We’ve all been there at some point. A rebase here, an unsuccessful merge there – and your branch is pretty much broken. If only you could go back in time to the point where things were working! Well, turns out you can.
git reset --hard origin/branch-to-reset
git clean -d -f -x
If you just want to nuke all local changes and get the latest working state from a tracking remote branch, this is for you. First, fetch the latest state from the origin and checkout the branch to reset (of course, these steps are optional if you are already on the branch and have the latest changes). Then, you reset your local branch to the current head of the tracking remote. The –hard switch will make sure to not only reset the index but also the whole working tree, so that any changes made to tracked files are discarded there. The clean command in the end will recursively purge any remaining untracked, ignored and non-ignored files and directories respectively. You should now be on par with the remote again!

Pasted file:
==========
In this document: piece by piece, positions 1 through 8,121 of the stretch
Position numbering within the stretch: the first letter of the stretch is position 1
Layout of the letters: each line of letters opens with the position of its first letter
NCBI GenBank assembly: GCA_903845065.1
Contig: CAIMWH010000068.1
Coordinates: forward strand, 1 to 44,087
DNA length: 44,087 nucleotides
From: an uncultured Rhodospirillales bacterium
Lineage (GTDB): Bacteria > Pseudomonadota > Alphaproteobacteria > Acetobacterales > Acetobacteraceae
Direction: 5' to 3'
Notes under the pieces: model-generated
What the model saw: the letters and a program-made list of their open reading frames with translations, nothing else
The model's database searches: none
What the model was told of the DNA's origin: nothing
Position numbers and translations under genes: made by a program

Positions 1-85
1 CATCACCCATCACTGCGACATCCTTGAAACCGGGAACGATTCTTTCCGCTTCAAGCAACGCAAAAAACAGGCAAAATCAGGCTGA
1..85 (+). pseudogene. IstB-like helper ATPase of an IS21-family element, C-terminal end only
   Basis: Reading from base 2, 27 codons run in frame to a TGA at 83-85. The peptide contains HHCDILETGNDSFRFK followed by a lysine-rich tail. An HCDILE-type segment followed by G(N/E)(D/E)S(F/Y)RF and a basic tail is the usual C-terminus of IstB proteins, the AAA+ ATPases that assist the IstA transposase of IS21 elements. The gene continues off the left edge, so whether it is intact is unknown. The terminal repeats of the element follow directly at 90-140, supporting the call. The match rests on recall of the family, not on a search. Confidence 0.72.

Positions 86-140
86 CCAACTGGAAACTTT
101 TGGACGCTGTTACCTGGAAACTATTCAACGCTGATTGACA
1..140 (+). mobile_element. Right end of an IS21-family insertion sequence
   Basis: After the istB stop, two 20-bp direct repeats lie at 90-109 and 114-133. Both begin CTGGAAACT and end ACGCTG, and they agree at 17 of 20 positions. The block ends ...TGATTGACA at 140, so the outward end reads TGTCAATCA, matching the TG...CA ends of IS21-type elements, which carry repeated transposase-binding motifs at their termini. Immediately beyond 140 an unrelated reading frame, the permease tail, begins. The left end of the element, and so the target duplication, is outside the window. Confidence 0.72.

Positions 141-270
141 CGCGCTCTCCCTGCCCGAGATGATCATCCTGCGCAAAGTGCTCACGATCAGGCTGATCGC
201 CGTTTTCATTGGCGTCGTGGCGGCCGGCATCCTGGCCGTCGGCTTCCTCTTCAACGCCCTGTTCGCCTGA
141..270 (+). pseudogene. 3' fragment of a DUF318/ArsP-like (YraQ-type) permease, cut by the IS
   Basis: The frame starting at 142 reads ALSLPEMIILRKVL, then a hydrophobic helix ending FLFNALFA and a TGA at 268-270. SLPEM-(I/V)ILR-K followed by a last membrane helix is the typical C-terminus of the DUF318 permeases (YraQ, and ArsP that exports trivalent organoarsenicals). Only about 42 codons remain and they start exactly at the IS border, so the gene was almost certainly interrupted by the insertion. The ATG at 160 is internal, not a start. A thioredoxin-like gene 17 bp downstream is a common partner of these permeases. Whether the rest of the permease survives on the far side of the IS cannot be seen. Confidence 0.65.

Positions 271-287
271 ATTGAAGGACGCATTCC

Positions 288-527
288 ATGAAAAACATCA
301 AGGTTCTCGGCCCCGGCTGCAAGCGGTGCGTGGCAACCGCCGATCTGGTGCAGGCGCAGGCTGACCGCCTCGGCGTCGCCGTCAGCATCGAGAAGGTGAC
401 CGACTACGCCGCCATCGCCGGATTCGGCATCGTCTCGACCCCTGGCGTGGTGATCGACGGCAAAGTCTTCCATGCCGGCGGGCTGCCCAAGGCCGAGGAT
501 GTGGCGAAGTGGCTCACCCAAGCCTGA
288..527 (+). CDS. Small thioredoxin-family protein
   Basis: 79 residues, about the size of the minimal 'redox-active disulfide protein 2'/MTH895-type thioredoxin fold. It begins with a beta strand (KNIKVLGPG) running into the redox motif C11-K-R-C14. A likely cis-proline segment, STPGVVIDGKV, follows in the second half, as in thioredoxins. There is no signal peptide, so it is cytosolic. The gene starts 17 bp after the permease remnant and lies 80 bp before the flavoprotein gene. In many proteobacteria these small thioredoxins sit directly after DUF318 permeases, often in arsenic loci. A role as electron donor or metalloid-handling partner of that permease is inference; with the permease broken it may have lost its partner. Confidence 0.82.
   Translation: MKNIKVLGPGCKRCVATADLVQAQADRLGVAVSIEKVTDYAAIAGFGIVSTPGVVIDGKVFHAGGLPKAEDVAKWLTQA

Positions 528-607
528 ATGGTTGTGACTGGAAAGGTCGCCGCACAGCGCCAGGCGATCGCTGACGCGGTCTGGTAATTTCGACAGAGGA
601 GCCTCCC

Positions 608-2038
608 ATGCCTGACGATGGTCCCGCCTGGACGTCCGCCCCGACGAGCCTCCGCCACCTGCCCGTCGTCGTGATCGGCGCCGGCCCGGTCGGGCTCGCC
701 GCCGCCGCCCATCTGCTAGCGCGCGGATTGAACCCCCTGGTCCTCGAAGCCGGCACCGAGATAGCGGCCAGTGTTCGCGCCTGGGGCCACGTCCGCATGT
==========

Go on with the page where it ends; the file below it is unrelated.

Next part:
Another, shorter way to achieve the same result would be to do
git switch -C branch-to-reset origin/branch-to-reset
which is nice, but the documentation at the time of writing warns that this command is experimental and the behavior may change
git reset does accept commit hashes, too. So you could also go back to a particular commit instead. You can conveniently list commits and their hashes with
git log –pretty=oneline.